Moving from regional to national, we learned to not be afraid to say no if the terms aren't right for us.
Angelina Bell, Scaleup Partner, Scaleup North East.
Angelina Bell, Scaleup Partner at Scaleup North East, explains how to take a company from a regional level to a national level with the help of coaching.
You took a company from a regional to a national footprint. In undetaking this journey, what are the critical foundations that have to be built?
Attracting and retaining the right talent and skills was critical for us. We developed a national delivery model in a relatively short space of time and found that by being clear on our service level agreements and better than our competitors on payment terms, we were successful in developing an experienced, reliable team.
Building the right business model that can service your client efficiently and ensuring that you can access all of the data you need is also critical. We invested in a bespoke software system very early on, meaning we had full access to every prospect, client, order, the values, timescales, finance and any client issues all in one place. It meant we could quickly evaluate who were our top customers and where we were making/not making profit.
And how did a coach help you build these foundations?
Having a business coach helped us to tackle both these challenges head on. They helped us to develop an operational plan in our first year of trading which made the transition from regional to national quite easy. Additionally, moving from regional to national meant we were dealing with larger clients with contracts that imposed higher risks.
Cashflow became a larger challenge but the good news was that terms could be renegotiated with some of the clients who valued the quality and service they received. Once we had developed a good brand that was regonised for reliablility and good quality, it became easier to negotiate favourable terms.
Don't be afraid to say no if the terms are not right for you. Our coach helped to give us the confidence to do this.
In making the transition, what was your biggest mistake and how did you put it right?
We took on a new client who ordered multiple surveys in various parts of the country. The biggest mistake we made was releasing the reports before any payment had been received. We never did receive payment and had to take legal proceedings which was stressful, had a negative impact on the cash in the business and still resulted in non-payment due to the financial position of the company we had engaged with.
At a local level, where we knew all of our clients on a personal level, payment had never been a problem but when dealing in volume at a larger level you have to be sure that you have legal suport and robust terms and conditions.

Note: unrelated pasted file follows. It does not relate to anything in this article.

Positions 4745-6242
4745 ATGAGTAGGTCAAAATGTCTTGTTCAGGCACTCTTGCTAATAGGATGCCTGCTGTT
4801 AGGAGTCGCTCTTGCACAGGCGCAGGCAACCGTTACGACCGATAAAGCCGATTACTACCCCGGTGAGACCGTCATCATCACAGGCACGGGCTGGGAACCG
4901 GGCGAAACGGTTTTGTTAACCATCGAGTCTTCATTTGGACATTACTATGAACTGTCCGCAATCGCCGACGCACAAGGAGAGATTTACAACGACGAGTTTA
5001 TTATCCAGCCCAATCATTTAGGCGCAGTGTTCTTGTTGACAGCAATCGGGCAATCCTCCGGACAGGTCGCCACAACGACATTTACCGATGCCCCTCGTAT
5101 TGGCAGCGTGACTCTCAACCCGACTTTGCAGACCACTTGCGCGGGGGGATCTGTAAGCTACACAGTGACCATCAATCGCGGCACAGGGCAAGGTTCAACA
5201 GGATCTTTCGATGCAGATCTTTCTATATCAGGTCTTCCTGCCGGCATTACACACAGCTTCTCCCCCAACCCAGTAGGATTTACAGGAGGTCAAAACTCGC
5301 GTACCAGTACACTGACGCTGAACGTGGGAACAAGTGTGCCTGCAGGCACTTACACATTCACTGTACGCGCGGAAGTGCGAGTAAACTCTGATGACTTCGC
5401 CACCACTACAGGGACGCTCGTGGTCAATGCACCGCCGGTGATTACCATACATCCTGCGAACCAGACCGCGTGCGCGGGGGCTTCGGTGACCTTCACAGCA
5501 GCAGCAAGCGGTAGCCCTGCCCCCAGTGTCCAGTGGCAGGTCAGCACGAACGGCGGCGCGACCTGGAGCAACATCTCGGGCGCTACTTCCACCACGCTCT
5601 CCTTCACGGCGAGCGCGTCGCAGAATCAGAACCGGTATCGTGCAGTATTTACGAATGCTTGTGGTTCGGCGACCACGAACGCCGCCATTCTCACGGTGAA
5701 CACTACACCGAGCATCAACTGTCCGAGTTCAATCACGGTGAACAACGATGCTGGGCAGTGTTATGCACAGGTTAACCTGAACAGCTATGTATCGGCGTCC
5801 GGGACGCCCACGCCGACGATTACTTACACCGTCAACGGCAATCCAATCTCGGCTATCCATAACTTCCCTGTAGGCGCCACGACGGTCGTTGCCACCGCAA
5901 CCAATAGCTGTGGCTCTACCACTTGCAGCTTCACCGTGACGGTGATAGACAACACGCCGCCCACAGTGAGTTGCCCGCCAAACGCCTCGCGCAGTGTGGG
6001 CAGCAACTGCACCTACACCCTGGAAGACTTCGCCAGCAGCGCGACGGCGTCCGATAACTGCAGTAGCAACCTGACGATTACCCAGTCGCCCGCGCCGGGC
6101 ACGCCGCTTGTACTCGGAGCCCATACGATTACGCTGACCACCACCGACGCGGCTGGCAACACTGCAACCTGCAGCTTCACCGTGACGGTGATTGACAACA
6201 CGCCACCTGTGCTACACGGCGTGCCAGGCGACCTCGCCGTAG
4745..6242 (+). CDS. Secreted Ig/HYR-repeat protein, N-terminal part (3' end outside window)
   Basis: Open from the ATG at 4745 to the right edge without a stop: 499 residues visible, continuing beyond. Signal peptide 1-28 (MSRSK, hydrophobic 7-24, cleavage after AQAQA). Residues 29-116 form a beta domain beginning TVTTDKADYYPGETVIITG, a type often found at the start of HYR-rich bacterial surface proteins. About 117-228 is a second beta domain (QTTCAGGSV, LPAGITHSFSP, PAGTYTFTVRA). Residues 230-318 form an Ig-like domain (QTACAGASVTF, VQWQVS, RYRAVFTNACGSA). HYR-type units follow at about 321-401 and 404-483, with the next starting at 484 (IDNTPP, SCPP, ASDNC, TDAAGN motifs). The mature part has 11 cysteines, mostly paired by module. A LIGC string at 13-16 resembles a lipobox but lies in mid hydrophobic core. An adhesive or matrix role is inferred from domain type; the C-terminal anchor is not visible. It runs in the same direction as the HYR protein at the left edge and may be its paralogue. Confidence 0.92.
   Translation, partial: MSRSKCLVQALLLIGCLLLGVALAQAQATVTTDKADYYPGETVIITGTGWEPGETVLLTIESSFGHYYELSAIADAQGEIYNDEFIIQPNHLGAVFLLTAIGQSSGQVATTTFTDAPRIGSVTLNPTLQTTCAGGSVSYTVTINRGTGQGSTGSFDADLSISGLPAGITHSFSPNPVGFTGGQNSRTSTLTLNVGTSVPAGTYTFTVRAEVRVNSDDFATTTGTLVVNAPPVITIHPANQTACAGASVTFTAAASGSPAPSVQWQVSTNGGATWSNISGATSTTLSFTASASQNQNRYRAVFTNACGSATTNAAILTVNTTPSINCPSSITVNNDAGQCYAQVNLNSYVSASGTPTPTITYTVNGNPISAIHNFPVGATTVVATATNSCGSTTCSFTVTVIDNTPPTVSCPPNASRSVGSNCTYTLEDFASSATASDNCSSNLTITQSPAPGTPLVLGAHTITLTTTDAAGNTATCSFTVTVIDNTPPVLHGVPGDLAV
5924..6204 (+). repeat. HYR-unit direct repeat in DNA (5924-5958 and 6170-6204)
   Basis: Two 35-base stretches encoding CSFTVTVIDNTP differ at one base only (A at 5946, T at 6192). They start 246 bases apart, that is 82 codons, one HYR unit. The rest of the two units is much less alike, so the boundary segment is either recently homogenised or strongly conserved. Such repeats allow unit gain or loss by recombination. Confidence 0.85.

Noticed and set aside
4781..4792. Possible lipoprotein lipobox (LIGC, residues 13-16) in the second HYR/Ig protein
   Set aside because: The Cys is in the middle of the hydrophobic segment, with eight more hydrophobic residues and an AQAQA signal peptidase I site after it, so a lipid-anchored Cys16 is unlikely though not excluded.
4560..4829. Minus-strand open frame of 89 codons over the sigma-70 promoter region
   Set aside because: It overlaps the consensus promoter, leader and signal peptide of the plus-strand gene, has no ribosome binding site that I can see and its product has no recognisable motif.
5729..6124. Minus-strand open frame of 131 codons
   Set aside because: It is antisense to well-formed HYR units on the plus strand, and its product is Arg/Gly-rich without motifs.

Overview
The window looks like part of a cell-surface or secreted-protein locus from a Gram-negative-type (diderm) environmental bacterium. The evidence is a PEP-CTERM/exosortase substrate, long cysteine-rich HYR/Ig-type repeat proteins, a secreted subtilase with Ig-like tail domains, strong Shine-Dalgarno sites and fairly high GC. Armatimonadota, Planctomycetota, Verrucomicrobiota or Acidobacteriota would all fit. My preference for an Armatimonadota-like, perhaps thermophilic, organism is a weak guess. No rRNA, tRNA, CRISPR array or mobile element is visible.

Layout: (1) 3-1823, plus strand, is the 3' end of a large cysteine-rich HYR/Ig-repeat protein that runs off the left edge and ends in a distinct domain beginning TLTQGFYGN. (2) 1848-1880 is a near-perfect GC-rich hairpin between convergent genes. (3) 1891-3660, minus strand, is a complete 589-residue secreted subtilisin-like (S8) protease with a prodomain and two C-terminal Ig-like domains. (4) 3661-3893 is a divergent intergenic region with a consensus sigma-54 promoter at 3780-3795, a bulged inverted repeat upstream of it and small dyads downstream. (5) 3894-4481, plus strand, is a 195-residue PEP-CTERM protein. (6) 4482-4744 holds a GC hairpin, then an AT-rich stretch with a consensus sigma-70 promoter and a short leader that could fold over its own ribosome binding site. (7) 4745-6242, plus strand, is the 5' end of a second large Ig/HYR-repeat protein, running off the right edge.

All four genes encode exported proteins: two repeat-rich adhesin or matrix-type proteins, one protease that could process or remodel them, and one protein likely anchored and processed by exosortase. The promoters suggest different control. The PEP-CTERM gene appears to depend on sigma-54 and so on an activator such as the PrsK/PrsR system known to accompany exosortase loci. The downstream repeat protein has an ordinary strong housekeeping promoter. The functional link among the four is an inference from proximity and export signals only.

This mistake hit us hard financially but fortunatey our existing clients, the bank and the support of a lawyer helped us to trade out of the position and in turn, come out stronger and wiser.
We introduced a robust client onboarding process which allowed us to carry out due diligence. We developed a sales approach of: 'are you the right client for us?'; and 'can you provide us with the information and support that we need to enable us to service you well?'.
We knew that we were good at what we did and so believed in ourselves, became tougher, insisted on the agreed payment terms and as a result, became more respected in our industry than ever before.
What was your biggest stroke of luck and how did your coach help to make it happen?
Our biggest stroke of luck was quite early in the business. We were successful in winning several large tenders that helped us to grow quickly and make profit. We developed a strong, unique selling proposition which made us stand out from the crowd.
The operational plan that the coach helped us to develop certainly helped in winning the tenders as it demonstrated how we would run the programmes and gave a lot of confidence to our clients.
By speaking with ourclients and understanding their needs from the outset, we developed a customer value proposition that was more compelling than our competitors. This, combined with more effective marketing, gave the perception of a larger, experienced company.
We also made sure that the core team were not just knowledgeable and well trained, but were very clear as to what was expected from them in relation to operations, customer service and quality.
Where to find help to start and grow your business
Now, more than ever, it is important to ensure you and your business are getting the help and support you need. Whilst I now help businesses to pursue their growth plans through Scaleup North East, I know that the coaching support available to founders through High Potential Startups is invaluable to assisting founders and co-founders to see different perspectives of pains or challenges.
Thus, the coaching team can help you to determine the best strategic direction and build relevant business processes just at the time when you need it. See how High Potential Startups can help you to start your high growth business: www.highpotentialstartups.co.uk